(17) At the end of paragraph (5) of this show cause notice, the Inquiry Officer has referred to the evidence of Public Witness 0m Parkash to the effect that Suraj Bhan had demanded a niwar bed from him. Learned counsel for the respondent argues that the Inquiry Officer was not entitled to refer to such extraneous matter. His doing so vitiated his judgment and, thereforee, invalidated the inquiry. A reading of the show cause notice makes it clear that the finding of the Inquiry Officer regarding the guilt of Suraj Bhan is based on the findings that Suraj Bhan accepted the fruit and the stationery without paying any price for the same. This was also the allegation on which the inquiry had been instituted. The reference to the niwar bed was only incidental as is clear from the language in which this reference is made. It cannot be said, thereforee, that the finding of guilt against Suraj Bhan arrived at by the Inquiry Officer would have been in any way different if this incidental reference to the evidence of Om Parkash regarding the alleged another piece of misconduct had not been made by the Inquiry Officer in the show cause notice. In State of Orissa v. Bidyabhushun Mohapatra : (1963)ILLJ239SC , the High Court was of the view that out of the four charges leveled against Bidyabhushan, two should be set aside and that it should be left to the Government to decide whether on the basis of the proved charges, the punishment of dismissal should be maintained or a lesser punishment should suffice. The Supreme Court reversed the decision of the High Court on the ground that if the dismissal could be supported on any finding as to substantial misdemeanour for which the punishment could lawfully be imposed, it was not for the Court to consider whether that ground alone would have weighed with the authority in dismissing the public servant. This decision was followed by the Supreme Court in the State of Maha- rashtra v. Babulal Kriparam Takkamore : 2SCR583 with the following observation :
'THEprinciple underlying these decisions appears lo be this. An administrative or quasi-judicial order based on several grounds, all taken together, cannot be sustained if it be found that some of the grounds are nonexistent or irrelevant, and there is nothing to show that the authority would have passed the order on the basis of the other relevant and existing grounds. On the other hand, an order based on several grounds some of which are found to be non-existent or irrelevant, can be sustained if the court is 'satisfied that the authority would have passed the order on the basis of the other relevant and existing grounds, and the exclusion of the irrelevant or non-existent grounds could not have affected the ultimate opinion or decision.'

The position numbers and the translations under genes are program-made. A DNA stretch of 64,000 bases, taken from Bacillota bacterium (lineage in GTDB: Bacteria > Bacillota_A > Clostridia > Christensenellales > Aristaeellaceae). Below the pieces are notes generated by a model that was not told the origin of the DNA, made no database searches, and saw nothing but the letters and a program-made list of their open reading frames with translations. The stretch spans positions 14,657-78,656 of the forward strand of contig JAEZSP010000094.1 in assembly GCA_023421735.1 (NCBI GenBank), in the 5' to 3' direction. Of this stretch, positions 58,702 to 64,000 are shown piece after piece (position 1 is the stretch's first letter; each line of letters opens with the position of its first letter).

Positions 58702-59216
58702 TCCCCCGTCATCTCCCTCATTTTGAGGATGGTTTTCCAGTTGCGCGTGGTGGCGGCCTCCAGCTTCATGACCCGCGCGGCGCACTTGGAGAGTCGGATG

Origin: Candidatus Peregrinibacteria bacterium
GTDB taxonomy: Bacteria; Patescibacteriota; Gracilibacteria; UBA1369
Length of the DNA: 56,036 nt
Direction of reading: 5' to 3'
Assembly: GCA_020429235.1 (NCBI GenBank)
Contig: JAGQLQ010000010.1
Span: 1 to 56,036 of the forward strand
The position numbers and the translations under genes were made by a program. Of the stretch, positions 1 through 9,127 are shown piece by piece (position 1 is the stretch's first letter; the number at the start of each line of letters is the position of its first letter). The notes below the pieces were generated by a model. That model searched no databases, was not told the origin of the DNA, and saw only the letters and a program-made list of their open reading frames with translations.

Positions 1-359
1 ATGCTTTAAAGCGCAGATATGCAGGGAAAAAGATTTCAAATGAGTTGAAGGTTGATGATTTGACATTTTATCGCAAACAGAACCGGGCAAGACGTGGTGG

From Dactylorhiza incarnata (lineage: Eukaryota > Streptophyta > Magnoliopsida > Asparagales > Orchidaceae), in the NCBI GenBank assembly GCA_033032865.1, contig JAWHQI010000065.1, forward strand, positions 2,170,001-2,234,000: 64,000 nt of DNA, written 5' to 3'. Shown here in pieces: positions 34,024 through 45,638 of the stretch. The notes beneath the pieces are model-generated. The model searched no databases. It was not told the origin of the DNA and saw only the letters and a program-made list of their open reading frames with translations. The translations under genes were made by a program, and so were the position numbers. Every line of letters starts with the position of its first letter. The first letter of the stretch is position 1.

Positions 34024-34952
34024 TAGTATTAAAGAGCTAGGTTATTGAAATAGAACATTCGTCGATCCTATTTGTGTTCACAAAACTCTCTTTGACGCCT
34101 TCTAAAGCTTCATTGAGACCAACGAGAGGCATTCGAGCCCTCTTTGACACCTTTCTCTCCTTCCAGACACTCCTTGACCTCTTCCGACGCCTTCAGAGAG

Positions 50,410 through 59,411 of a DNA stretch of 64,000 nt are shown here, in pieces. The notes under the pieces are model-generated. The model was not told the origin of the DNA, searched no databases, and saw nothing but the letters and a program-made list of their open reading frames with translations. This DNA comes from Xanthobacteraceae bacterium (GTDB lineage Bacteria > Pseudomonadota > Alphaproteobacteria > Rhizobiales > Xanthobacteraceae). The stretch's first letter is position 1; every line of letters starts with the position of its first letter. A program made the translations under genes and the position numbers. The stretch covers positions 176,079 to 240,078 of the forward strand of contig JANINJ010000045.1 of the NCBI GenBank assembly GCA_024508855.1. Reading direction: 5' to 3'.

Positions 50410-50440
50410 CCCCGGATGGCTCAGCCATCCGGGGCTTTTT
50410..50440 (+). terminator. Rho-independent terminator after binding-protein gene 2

(18) We have no doubt that in the present case, the decision of the Inquiry Officer against Suraj Bhan was sustainable even apart from the incidental reference to the further evidence of the witness om Parkash. The finding of the Inquiry Officer and the show cause notice were not. thereforee, vitiated by the said incidental reference.
(19) Under Punjab Police Rule 16.02(1) dismissal shall be awarded only for the gravest acts of misconduct. Learned counsel for the respondent urged that the acceptance of fruit and stationery by Suraj Bhan was not such a grave act of misconduct as to merit dismissal. Firstly, this ground has not been pleaded by Suraj Bhan in his writ petition. Even if it is considered on merits, it is to be remembered that Suraj Bhan was a police officer. The nature of his office and functions is such that even a comparatively venial act of corruption on his part could be viewed with seriousness. For, the very purpose of the police organisation is to prevent corruption and to get it punished. The police like the Caeser's wife must, thereforee, be above suspicion. Further, the degree of gravity with which Suraj Bhan's conduct is to be viewed is essentially a matter for his departmental heads. If they thought that such an act of corruption on his part was grave enough to merit dismissal, it is not for this Court to offer its own opinion as to the gravity or otherwise of his misconduct. We are not prepared to say, thereforee, that the misconduct of Suraj Bhan was not covered by Punjab Police Rule 16.02(1).
(20) No other ground was urged by the learned counsel for the respondent in support of his contention that the departmental inquiry against Suraj Bhan had been vitiated by any other defect. We are of the view, thereforee, that the disciplinary inquiry was not vitiated by any of the above-mentioned reasons and that the order of dismissal passed against Suraj Bhan was valid. We, thereforee, set aside the order under appeal passed by the learned Single Judge and uphold the order of dismissal dated 29-4-1961 passed against Suraj Bhan. The appeal is allowed in the above terms but it is ordered that the parlies shall bear their own .costs throughout from the stage of the filing of the writ petition till now.